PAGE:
The new Year 11 course will also allow students to develop better essential study habits, time-management skills, tools for revision, strategies for tackling exams, and the self-discipline necessary for succeeding in NCEA in the coming years. In addition, with less formal NCEA testing time being needed, we can prioritise engagement in learning and student wellbeing.

Reporting Progress

Parents will continue to receive timely and specific feedback on their child’s learning and progress. Parent-teacher meetings will be held in Term 2 in 2024 to discuss students’ progress in each subject. These will replace Mentor Teacher meetings. It is important to note that students working at the expected level for their Attitude to Learning Reports, with results indicating they are working at Level 6 (Year 11) of the New Zealand Curriculum (NZC), will be well prepared for the academic challenge of NCEA Level 2.

Additional Support, Special Programmes and Accelerated Learning at Year 11

Targeted programmes will be provided for students who rely on NCEA Level 1 as a qualification. Some students may achieve NCEA Level 1 in Years 12 or 13, depending on their individual circumstances. Furthermore, we will continue to offer Industry Training Organisation (ITOs) and work-based training qualifications to Year 11 and 12 students. Students who excel beyond the NZC expectations for Year 11 may also be eligible for entry to a Year 12 class and NCEA Level 2 Standards.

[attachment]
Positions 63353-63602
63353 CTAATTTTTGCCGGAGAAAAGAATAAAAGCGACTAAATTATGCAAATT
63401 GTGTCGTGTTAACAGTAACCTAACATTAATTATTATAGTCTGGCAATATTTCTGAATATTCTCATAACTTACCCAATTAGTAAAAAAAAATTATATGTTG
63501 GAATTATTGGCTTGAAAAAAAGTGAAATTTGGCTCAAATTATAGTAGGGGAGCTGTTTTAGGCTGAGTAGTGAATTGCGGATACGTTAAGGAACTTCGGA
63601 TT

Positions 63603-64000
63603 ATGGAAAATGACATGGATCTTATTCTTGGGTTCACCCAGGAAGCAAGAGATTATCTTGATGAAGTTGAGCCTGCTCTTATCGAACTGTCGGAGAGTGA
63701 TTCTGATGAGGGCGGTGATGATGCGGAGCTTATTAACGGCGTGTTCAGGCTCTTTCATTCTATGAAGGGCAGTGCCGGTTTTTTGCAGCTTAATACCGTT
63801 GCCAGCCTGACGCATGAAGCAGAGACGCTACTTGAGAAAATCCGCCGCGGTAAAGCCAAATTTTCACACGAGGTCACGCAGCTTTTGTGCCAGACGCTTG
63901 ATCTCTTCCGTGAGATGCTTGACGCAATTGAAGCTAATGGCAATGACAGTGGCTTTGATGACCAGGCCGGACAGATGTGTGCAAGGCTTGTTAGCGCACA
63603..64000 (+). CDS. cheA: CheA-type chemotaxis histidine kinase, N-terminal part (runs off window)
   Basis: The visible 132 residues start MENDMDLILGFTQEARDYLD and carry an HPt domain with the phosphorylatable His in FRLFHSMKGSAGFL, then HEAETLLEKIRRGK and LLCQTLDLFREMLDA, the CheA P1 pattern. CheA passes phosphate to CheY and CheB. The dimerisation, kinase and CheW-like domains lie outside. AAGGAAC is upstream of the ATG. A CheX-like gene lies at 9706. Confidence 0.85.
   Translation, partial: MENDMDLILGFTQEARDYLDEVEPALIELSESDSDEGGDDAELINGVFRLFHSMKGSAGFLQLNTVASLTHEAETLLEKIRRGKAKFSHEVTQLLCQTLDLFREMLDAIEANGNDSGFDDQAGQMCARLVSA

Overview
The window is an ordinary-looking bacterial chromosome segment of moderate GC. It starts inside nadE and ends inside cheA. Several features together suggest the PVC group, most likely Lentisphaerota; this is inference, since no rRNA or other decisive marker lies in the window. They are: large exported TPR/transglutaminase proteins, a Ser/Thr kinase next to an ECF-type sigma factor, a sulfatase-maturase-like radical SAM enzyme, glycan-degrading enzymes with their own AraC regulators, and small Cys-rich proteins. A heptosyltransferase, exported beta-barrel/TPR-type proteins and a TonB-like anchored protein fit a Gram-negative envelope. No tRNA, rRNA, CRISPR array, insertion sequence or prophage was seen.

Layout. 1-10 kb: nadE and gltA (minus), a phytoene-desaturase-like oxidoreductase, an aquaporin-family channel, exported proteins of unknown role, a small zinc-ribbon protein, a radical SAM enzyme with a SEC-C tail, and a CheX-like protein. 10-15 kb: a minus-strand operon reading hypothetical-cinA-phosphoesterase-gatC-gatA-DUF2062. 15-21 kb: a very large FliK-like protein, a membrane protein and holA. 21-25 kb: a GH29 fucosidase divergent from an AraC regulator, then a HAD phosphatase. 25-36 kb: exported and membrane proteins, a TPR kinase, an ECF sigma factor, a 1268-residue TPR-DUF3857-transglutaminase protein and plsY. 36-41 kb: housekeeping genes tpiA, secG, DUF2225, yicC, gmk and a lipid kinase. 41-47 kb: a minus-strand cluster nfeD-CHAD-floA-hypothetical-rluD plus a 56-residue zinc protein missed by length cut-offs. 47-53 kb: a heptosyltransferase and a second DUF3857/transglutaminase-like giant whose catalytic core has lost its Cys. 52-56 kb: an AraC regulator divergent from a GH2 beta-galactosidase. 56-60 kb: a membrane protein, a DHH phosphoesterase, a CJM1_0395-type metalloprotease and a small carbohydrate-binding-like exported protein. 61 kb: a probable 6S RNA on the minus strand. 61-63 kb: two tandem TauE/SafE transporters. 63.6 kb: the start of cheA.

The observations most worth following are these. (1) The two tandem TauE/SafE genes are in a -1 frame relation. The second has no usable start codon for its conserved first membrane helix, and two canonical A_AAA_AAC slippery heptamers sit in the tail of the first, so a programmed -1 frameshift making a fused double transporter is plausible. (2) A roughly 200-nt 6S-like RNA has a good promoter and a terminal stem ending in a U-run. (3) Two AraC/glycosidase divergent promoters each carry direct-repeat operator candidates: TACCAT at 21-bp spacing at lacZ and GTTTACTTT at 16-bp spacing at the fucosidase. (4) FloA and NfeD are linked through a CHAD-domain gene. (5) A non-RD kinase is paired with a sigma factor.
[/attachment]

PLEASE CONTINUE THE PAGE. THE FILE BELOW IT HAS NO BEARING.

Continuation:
We are excited to share these changes that have been carefully thought through, researched and made in consultation with the School Board. We are confident these changes will provide our students with the best possible foundation for achieving success in their senior years at Hutt Valley High School.

Ngā mihi nui,
Denise Johnson (Principal)

Frequently Asked Questions (FAQs)

1. What are the main advantages of having a course in Year 11 with limited NCEA Assessment?

Our goal is to prioritise learning and student well-being by reducing time spent on assessment. By creating more space for learning, we can offer more flexible and engaging experiences that better meet the needs of our students. Some schools, currently running this model believe they have gained 6-8 weeks of additional learning time throughout the year.